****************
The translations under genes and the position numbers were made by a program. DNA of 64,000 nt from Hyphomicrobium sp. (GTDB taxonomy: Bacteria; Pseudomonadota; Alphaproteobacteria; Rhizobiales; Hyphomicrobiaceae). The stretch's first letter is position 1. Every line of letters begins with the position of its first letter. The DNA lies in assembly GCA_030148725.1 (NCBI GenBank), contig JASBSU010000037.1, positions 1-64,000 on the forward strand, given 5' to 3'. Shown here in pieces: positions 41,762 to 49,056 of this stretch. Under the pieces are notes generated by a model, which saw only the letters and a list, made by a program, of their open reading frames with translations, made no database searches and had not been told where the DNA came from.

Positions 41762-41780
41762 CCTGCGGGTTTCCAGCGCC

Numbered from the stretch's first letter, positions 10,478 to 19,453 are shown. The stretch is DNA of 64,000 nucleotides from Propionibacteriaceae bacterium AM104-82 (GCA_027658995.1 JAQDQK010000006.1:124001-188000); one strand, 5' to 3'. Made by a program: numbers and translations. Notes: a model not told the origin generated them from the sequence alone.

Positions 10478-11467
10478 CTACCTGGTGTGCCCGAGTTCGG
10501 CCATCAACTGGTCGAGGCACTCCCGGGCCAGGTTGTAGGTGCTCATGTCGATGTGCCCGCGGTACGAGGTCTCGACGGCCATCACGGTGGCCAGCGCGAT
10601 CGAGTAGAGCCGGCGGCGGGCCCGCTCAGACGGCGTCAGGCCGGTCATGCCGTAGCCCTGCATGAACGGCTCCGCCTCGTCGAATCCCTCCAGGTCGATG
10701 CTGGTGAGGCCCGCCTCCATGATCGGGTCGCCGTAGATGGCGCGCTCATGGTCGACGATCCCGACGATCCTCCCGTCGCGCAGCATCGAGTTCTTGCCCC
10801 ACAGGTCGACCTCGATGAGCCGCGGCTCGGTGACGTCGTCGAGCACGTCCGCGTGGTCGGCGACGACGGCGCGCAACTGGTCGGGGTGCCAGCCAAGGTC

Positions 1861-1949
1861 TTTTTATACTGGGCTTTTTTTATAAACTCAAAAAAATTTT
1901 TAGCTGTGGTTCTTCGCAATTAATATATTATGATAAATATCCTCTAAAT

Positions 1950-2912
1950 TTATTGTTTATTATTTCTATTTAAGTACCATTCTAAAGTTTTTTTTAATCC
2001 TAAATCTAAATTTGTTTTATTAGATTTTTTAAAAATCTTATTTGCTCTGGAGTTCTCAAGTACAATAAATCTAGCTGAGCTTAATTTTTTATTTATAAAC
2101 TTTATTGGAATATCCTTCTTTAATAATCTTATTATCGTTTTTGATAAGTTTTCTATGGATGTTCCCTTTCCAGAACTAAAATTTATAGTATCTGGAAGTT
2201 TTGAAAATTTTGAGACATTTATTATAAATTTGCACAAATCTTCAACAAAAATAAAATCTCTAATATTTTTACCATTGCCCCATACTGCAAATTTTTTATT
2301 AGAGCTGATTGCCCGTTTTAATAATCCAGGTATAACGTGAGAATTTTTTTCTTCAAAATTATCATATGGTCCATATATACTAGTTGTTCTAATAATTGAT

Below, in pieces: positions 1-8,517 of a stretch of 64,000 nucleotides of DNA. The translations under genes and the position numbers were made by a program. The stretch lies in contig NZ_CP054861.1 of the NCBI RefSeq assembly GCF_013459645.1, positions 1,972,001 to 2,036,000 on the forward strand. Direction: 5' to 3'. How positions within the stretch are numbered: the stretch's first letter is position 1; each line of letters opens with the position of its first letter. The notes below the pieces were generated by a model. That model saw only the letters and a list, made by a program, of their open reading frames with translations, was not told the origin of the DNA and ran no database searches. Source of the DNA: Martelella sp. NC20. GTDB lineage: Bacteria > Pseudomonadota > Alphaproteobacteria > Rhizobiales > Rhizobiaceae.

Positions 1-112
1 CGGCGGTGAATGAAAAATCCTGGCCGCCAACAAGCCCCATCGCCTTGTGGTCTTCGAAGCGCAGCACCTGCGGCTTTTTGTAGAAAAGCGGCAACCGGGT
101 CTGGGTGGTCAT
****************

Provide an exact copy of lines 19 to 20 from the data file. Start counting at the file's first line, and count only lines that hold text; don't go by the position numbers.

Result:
2301 AGAGCTGATTGCCCGTTTTAATAATCCAGGTATAACGTGAGAATTTTTTTCTTCAAAATTATCATATGGTCCATATATACTAGTTGTTCTAATAATTGAT

Below, in pieces: positions 1-8,517 of a stretch of 64,000 nucleotides of DNA. The translations under genes and the position numbers were made by a program. The stretch lies in contig NZ_CP054861.1 of the NCBI RefSeq assembly GCF_013459645.1, positions 1,972,001 to 2,036,000 on the forward strand. Direction: 5' to 3'. How positions within the stretch are numbered: the stretch's first letter is position 1; each line of letters opens with the position of its first letter. The notes below the pieces were generated by a model. That model saw only the letters and a list, made by a program, of their open reading frames with translations, was not told the origin of the DNA and ran no database searches. Source of the DNA: Martelella sp. NC20. GTDB lineage: Bacteria > Pseudomonadota > Alphaproteobacteria > Rhizobiales > Rhizobiaceae.